The new SAT requires you to know a number of special equation forms—to know which one you need to use in a given situation, and to know how to get into that form if it’s not the one you’re given by using algebraic manipulation. Some equation forms (vertex form of a parabola and the standard circle equation immediately spring to mind) contain binomial squares, e.g. , as essential ingredients. To get a non-standard equation into these forms, you’ll often have to complete the square. I know, I know, you’ve done this a million times in school. Still, I often find students haven’t done this in a long time and need a little bit of a refresher. So here we are.
First, the equations in question.
Vertex form of a parabola: , where the vertex of the parabola is at .
Standard circle equation: , where a circle with radius r has its center at .
Say you’re given a parabola that’s not in vertex form and you need to put it in vertex form. How do you do that?
No calculator; grid-in
The parabola formed when the equation above is graphed in the xy-plane has its vertex at . What is the value of ?
Completing the square isn’t the only way to solve this question, but I’d argue it’s the fastest. All we need to do to go from the given form to the vertex form is figure out which binomial square the part of the equation is the beginning of. With practice, this becomes second nature and you probably won’t need the rule, but the rule is that is the beginning of .* In this case, that means that is the beginning of .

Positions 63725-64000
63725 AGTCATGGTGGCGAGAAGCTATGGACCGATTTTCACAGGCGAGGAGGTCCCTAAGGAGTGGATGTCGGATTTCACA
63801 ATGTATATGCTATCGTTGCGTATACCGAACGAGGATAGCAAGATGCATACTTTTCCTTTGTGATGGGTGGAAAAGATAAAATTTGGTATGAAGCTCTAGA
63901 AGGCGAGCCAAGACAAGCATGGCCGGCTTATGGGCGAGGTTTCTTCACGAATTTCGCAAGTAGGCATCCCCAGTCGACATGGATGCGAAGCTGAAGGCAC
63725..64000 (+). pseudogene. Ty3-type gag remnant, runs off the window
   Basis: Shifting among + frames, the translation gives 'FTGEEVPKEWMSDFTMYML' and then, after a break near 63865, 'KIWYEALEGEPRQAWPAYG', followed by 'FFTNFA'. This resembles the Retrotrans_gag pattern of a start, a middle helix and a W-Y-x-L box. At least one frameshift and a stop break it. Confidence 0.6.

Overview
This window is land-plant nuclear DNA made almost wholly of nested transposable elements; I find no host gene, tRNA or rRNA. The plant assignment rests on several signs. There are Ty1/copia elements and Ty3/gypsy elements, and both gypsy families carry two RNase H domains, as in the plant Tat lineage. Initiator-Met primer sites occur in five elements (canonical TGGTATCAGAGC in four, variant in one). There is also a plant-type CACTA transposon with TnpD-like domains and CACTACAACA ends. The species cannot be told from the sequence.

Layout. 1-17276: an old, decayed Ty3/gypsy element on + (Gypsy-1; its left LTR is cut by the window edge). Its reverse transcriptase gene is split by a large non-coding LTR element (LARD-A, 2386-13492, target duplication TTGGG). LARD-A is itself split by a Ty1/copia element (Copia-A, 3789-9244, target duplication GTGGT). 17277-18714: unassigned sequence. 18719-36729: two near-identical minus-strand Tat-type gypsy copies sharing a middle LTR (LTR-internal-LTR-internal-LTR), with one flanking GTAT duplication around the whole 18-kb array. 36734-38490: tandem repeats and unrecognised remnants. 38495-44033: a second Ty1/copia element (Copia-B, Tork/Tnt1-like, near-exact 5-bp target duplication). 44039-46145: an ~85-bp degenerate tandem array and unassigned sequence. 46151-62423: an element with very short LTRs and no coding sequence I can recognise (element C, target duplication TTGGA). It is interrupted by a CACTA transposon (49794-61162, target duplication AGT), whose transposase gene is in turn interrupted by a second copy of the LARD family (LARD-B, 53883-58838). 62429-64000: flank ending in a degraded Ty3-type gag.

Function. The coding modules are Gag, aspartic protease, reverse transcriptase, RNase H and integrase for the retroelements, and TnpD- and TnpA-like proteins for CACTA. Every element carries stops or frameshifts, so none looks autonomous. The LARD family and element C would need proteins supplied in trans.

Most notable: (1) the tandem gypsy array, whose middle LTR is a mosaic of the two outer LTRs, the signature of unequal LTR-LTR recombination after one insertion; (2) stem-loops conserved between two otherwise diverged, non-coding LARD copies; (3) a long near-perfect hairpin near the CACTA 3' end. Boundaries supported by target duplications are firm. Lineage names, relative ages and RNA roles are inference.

Now, what do you get when you FOIL out ? You get . That’s not what we have above—we have instead. Luckily, we can do anything we want to the right side of the equation provided that we keep the equation balanced by doing the same thing to the left, so we can just add 10 to both sides!
From there, we’re almost done. Now we can convert the right side to the binomial square we wanted, and then get y by itself again to land in vertex form.
So, there you have it: the parabola in question has a vertex of . Since the question said the vertex was at , we know that , , and . So, 14 is the answer.
Let’s practice with a few more, shall we? Try to do the following drill without a calculator. All three questions are grid-ins.
* I’m intentionally limiting this post to scenarios where the leading coefficient in the square being completed is 1. So far, I have not seen an official question of this type where that is not the case.
For the second grid-in, when the (x+3)(-x+5) is foiled, how can you tell -x * x is -x^2 instead of x^2? I know that it has something to do with the x being in parentheses but can you clarify?
I think it’s easiest to see this by looking at the same situation with real numbers. When you multiply 3 and 3, you get 9, which is 3^2. When you multiply –3 and 3, you get –9, which is –3^2. The same thing is happening when you multiply x and –x. You get –x^2. Is this helpful?
Ah I see, this makes more sense thanks!